BJJ puts little emphasis on strikes and instead focuses on locks and holds, making it suitable to use against larger, stronger opponents.

BJJ has been very successful in UFC and mixed martial arts in general due to its very strong ground component and the ability it gives fighters to defeat stronger opponents, as seen by Royce Gracie winning the first two UFC tournaments. Other top BJJ fighters include Rickson Gracie, JT Torres, and Amauri Bitetti.

Related: Benefits of Brazilian Jiu-Jitsu Sport


Despite coming from entirely different places and with very different fighting styles, in some ways Muay Thai and BJJ are alike. Here are a few examples:

  • Popularity – Muay Thai and BJJ are both very popular martial arts across the world and are highly respected for self-defense and competitive fighting
  • Technical Skills – Both Muay Thai and BJJ require high levels of technical skill to execute at the highest level and are highly competitive and so require good coaching to reach the highest level.
  • Discipline – Both martial arts require high levels of discipline to succeed as they are physically and mentally draining. You need real commitment to succeed in either martial art.
  • Conditioning – Both sports require very high levels of fitness and conditioning. Striking and grappling are both exhausting and require very high levels of fitness
  • MMA – Muay Thai and BJJ both feature prominently in mixed martial arts and UFC, so offer the opportunity to fight outside of the sport if desired


In other ways, these martial arts are very different. This means they are useful in different situations and can work together, as seen in the skill set of many mixed martial artists. From the differences below you can see why these martial arts can be used together effectively to cover all the bases of a mixed martial artist.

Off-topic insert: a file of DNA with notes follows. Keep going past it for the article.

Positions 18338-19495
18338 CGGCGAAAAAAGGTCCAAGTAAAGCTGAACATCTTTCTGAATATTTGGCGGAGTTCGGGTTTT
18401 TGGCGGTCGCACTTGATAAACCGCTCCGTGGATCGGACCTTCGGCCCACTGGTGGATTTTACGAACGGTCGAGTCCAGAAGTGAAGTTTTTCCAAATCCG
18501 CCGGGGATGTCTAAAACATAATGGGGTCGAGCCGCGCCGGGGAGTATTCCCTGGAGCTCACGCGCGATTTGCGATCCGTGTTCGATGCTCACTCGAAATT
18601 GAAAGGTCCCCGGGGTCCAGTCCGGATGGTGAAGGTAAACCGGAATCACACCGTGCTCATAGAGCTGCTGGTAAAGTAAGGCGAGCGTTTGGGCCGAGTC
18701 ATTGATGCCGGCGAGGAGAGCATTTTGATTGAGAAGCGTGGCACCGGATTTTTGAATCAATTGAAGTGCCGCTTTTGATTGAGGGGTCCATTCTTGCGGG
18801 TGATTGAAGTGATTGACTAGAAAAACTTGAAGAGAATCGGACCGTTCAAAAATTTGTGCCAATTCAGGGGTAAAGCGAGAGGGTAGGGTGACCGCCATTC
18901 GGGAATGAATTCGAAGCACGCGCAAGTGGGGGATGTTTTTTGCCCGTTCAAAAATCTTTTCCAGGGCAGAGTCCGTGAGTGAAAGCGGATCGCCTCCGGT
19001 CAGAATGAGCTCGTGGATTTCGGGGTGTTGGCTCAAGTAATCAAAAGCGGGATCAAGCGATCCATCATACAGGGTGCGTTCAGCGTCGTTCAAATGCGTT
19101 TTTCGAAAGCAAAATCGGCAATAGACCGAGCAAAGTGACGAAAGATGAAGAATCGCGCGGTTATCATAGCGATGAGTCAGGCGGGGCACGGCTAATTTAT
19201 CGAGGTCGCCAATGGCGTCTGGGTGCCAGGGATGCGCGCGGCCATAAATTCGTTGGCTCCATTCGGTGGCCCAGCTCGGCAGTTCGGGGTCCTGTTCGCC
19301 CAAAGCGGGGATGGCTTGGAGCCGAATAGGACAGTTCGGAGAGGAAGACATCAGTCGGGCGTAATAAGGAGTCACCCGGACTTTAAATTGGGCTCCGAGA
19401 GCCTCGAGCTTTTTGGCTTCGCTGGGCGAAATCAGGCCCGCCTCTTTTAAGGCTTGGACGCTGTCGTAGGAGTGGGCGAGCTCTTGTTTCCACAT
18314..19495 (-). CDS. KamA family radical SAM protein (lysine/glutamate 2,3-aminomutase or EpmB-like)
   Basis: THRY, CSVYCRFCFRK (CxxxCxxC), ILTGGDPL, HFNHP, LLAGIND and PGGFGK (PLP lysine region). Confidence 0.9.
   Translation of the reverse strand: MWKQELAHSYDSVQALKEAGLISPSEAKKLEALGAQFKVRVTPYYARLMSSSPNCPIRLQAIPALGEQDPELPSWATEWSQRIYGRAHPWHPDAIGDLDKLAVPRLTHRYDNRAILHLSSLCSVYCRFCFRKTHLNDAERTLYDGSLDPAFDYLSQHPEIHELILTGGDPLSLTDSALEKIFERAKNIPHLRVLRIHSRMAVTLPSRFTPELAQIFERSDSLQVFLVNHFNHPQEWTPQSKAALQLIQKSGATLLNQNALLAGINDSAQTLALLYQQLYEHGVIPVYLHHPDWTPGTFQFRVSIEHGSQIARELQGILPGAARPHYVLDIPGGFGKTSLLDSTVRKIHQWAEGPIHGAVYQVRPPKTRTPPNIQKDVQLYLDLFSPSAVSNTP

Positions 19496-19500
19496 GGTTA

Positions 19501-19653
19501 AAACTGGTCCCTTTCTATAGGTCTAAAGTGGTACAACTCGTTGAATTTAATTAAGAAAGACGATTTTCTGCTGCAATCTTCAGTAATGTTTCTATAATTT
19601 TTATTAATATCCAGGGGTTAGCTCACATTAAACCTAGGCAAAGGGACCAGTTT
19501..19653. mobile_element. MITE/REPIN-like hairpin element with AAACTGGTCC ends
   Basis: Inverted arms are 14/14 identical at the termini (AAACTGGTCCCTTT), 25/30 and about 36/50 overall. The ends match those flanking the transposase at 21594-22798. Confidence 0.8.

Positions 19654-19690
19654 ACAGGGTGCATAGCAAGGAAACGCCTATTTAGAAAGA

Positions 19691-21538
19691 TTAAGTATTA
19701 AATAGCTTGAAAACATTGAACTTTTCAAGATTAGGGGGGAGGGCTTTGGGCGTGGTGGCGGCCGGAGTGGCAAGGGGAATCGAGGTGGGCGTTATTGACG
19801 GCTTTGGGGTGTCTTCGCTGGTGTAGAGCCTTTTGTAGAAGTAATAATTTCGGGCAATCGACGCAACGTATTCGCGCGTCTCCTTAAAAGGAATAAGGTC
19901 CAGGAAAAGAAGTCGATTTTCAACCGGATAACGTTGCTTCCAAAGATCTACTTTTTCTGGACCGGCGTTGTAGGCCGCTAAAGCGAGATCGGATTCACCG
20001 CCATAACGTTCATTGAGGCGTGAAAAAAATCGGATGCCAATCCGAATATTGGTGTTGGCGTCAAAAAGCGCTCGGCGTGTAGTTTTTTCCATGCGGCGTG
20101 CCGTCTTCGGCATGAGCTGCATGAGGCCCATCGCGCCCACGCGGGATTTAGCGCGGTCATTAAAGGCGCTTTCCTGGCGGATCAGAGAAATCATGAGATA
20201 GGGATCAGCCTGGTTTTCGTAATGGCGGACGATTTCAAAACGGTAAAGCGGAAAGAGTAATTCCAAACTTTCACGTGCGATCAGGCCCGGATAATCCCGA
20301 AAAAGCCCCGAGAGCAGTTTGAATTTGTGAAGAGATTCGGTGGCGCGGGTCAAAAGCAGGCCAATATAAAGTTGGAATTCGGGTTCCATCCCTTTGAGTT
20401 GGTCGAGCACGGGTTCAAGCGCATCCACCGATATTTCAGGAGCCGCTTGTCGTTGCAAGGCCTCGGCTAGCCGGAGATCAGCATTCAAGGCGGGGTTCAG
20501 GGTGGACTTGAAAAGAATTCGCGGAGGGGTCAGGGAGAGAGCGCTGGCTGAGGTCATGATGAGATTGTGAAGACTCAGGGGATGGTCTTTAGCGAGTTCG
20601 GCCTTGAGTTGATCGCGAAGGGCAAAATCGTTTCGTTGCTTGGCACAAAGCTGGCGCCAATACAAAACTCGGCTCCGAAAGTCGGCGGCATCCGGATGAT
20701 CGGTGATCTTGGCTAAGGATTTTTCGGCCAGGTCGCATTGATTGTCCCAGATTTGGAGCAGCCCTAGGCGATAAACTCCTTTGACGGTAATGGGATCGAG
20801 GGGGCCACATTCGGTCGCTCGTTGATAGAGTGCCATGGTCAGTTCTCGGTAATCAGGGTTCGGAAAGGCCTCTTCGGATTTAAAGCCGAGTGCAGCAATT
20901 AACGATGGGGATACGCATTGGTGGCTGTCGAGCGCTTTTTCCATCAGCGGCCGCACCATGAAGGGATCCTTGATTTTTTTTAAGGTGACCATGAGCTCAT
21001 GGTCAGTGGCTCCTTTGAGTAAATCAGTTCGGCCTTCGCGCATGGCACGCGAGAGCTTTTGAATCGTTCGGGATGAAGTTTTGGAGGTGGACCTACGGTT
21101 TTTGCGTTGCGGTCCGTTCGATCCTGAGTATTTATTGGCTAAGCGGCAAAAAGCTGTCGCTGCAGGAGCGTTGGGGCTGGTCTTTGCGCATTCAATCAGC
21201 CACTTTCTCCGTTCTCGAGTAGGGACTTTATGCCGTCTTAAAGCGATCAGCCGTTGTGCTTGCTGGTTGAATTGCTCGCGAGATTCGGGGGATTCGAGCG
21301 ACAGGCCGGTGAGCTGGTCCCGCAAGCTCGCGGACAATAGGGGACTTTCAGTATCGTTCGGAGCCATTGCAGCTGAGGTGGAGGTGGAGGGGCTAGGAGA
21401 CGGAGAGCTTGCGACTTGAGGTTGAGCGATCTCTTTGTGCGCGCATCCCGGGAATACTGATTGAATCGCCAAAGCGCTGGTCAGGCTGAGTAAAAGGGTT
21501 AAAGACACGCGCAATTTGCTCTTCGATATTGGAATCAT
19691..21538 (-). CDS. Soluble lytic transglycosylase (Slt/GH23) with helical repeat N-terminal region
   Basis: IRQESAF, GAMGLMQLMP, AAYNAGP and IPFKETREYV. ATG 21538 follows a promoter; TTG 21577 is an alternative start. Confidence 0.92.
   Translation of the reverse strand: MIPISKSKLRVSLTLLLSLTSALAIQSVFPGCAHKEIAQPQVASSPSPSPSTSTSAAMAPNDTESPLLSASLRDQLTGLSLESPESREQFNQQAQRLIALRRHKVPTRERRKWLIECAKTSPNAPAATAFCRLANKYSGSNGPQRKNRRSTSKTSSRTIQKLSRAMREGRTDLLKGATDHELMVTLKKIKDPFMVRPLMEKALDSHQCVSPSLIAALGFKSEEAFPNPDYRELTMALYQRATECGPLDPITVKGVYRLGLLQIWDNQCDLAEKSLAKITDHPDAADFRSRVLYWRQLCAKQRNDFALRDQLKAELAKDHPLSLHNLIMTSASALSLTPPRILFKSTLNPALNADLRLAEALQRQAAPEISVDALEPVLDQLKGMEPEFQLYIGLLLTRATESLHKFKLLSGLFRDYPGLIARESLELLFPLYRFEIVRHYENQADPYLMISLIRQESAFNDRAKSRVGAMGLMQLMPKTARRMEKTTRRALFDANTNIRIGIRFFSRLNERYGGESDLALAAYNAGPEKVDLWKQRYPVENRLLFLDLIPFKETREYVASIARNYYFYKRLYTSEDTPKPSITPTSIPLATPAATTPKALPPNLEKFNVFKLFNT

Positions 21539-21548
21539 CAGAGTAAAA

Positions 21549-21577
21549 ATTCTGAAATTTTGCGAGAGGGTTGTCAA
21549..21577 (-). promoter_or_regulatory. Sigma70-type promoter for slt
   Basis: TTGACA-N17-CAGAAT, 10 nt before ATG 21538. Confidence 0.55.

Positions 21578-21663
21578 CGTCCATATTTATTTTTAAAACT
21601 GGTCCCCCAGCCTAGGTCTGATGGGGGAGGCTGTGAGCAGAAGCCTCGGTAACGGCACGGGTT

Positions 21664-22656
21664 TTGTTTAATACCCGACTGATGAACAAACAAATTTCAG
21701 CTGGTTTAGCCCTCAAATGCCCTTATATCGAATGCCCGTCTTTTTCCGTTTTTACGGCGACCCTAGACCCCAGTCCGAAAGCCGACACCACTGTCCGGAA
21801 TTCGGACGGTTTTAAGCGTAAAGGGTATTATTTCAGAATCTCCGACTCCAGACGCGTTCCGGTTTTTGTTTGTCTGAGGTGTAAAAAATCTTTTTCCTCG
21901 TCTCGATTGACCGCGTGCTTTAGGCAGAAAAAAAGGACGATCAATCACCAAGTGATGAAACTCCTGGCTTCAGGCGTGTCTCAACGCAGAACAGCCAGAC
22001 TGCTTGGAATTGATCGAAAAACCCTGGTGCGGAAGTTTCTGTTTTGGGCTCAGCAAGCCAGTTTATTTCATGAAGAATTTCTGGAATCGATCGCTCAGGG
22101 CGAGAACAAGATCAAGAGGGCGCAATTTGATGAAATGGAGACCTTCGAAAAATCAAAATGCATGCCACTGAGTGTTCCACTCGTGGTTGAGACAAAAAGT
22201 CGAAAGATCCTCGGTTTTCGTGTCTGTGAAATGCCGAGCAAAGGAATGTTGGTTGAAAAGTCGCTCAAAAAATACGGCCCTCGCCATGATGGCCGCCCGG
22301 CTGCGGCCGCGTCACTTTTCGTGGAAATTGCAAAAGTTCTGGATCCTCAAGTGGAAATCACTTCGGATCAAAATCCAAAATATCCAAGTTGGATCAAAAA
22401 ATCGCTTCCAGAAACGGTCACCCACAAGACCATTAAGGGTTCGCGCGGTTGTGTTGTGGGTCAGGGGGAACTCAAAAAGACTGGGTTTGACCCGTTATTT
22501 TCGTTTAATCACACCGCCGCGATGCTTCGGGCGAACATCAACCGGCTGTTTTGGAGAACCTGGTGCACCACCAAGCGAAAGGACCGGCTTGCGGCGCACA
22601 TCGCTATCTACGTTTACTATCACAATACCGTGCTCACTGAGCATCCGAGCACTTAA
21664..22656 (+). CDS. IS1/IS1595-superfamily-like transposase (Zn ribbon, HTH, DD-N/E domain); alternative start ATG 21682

• Striking vs Grappling – This is the main difference between Muay Thai and BJJ. Muay Thai focuses on strikes using all the limbs, plus the knees and elbows. BJJ, on the other hand, pays very little attention to striking and instead focuses on locks and holds to submit their opponents.
  • Stand-Up vs Ground – This plays into the other real difference. Muay Thai is a stand-up martial art due to its focus on striking, whereas BJJ is definitely ground-based. This is why many mixed martial artists pick up both martial art forms to cover their bases.
  • Endurance – Muay Thai and BJJ require different types of endurance. In Muay Thai you need to be able to take a hit and wait to retaliate and even KO your opponent, whilst BJJ requires the ability to resist a hold and keep your hold on your opponent. Both are very taxing in different ways.
  • Aesthetics – BJJ is generally considered to be a more pleasing martial art to watch due to the fast movements and locks. Muay Thai, on the other hand, is known to be bloody and brutal due to its knee and elbow strikes: In reality, both sports can be equally brutal.
BJJ Blue Belt vs Muaythai Instructor : MMA Rule